Left-leaning journalist and former Democratic California gubernatorial candidate Michael Shellenberger blasted the administration over the weekend for “lying” to the American people about energy policy.
Shellenberger argued in a video posted to his YouTube channel Sunday night that recent claims about the domestic energy sector from Biden administration officials have been factually inaccurate and, perhaps, deliberately misleading. Specifically, he took issue with statements that lackluster investment in domestic oil production and refinement capacity have been the result of corporate greed rather than the administration’s policies.
Shellenberger argued that as oil prices continue to climb, Biden is deceptively pointing the finger at oil companies for price increases. He noted that in a June 15 letter to oil executives President Biden accused them of deliberately restricting refining capacity for profit.
In the letter Biden told refineries that they “have an opportunity to take immediate actions to increase the supply of gasoline, diesel, and other refined product you are producing and supplying to the United States market.” But, Shellenberger pointed out, American refineries are operating at 94% capacity, exceedingly high when compared to Chinese competitors, for example, that are at just 64%.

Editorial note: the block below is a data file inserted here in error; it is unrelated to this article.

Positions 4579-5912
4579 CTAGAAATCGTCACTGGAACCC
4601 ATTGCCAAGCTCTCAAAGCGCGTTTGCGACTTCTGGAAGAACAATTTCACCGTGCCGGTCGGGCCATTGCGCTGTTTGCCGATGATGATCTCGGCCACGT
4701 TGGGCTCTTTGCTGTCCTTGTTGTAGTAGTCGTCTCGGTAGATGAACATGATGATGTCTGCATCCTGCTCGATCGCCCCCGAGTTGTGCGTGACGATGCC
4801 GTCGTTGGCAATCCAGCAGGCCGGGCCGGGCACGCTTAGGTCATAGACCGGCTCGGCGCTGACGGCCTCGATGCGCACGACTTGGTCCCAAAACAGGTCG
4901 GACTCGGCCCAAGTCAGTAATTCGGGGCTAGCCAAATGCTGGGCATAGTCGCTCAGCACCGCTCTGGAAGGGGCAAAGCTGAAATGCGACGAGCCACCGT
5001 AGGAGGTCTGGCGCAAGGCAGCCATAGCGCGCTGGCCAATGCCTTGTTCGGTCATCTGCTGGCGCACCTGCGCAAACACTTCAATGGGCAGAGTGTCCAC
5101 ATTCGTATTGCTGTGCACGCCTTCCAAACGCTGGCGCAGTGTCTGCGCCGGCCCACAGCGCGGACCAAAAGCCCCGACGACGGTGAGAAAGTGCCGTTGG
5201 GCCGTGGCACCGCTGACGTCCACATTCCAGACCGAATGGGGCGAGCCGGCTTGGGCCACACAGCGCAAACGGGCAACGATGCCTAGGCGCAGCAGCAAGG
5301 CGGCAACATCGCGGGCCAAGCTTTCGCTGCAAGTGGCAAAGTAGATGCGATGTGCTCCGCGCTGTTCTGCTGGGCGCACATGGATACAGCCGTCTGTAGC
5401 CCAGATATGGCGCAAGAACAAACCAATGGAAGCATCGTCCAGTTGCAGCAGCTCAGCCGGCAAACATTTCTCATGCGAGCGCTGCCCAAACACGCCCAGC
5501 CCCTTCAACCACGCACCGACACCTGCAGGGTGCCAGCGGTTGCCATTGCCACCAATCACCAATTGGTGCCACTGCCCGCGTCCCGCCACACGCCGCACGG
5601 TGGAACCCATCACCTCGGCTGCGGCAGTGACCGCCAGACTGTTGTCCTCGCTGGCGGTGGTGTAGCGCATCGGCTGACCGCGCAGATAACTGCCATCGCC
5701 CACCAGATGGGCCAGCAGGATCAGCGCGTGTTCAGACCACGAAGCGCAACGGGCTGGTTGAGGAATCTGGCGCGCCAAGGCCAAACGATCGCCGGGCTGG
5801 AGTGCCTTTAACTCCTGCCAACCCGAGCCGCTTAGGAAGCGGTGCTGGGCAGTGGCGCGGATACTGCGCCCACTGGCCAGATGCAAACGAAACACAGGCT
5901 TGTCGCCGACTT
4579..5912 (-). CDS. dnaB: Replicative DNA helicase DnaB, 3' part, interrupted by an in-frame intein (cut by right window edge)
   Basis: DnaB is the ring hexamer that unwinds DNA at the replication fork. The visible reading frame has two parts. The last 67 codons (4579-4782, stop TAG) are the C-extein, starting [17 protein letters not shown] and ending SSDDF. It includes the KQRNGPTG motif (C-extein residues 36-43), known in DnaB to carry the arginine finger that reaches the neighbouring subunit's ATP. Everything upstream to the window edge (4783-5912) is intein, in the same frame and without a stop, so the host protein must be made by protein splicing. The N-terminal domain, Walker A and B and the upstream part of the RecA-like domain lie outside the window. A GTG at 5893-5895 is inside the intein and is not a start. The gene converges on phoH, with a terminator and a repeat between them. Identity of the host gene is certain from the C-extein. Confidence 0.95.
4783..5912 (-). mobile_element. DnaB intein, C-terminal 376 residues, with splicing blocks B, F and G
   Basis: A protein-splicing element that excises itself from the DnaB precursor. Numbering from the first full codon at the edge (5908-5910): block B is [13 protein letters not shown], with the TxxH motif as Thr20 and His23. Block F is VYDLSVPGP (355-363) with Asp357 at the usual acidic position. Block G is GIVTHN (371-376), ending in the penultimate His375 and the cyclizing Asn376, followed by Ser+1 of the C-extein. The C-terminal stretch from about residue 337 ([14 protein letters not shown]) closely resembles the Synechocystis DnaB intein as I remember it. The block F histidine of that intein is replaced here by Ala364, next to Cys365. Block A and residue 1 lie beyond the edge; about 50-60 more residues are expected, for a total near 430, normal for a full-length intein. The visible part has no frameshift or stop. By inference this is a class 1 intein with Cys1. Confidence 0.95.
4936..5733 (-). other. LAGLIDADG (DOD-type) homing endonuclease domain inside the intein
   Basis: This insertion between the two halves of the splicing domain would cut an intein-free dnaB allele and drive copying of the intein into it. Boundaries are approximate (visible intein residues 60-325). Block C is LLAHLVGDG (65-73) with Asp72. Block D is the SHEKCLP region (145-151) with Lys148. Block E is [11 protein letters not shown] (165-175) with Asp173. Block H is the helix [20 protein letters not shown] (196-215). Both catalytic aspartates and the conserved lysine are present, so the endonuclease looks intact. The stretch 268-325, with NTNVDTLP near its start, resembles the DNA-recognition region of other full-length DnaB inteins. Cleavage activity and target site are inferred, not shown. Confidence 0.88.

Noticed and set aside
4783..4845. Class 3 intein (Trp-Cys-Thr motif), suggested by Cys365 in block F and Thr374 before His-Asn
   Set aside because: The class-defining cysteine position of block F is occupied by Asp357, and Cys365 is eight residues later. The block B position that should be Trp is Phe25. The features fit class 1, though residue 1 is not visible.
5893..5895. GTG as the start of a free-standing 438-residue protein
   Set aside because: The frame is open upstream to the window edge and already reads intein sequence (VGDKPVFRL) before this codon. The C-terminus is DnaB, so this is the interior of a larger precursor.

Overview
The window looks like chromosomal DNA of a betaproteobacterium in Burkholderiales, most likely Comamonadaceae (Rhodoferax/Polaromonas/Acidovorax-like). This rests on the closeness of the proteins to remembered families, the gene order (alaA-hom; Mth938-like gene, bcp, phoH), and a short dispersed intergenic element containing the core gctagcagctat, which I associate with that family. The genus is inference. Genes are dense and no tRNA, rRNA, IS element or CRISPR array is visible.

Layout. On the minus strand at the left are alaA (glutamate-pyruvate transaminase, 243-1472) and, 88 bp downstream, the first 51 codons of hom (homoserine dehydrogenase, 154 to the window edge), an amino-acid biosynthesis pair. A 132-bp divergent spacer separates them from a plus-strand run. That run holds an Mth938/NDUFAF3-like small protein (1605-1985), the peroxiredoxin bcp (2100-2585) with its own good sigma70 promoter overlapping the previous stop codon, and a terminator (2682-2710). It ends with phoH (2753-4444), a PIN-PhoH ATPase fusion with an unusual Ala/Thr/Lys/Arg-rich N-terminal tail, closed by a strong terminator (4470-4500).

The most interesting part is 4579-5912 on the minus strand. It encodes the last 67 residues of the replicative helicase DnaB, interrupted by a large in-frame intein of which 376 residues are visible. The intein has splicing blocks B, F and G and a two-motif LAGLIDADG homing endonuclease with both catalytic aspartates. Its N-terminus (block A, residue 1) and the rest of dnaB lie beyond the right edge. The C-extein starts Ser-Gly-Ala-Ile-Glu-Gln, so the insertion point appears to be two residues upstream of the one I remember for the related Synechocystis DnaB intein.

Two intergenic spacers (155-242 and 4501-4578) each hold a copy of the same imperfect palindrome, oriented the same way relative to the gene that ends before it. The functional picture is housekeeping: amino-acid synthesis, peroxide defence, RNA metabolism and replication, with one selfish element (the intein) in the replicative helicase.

This, Shellenberger claimed, suggests that the problem is not corporate greed to take advantage of artificially high profit margins on refinement, but rather insufficient infrastructure to refine crude oil.
When considering the related issue of how to expand domestic oil production in the wake of the supply shock emanating from Russia’s invasion of Ukraine, Biden claimed that “this idea that they [American oil companies] don’t have oil to drill, is simply not true.” But Shellenberger pointed out that the administration has killed numerous recent proposals to open up more oil to be refined.
In May, the administration nixed a proposal for new drilling in Alaska, with the Interior Department claiming that there “wasn’t oil industry interest in the area.” But Alaska Senator Lisa Murkowski disputes this, claiming that she’s spoken with a number of executives that have indeed expressed interest.
Shellenberg also cited Brian Deese, Biden’s director of the National Economic Council, who recently noted that 94% of oil executives say it is something other than “government regulations” that is keeping them from investing in new drilling infrastructure. What Deese omits, however, is that the executive branch impacts national drilling capacity in more ways than just regulation, Shellenberger said.
Shellenberger argued that by constantly signaling a general antagonism to fossil fuels and a desire to phase them out sooner rather than later, Biden has diminished confidence in the expected returns in new investments, and Shellenberger pointed out that this lack of investor confidence was the top response that executives gave for why they were not building new refinement and drilling infrastructure.
The White House did not immediately respond to a request for comment.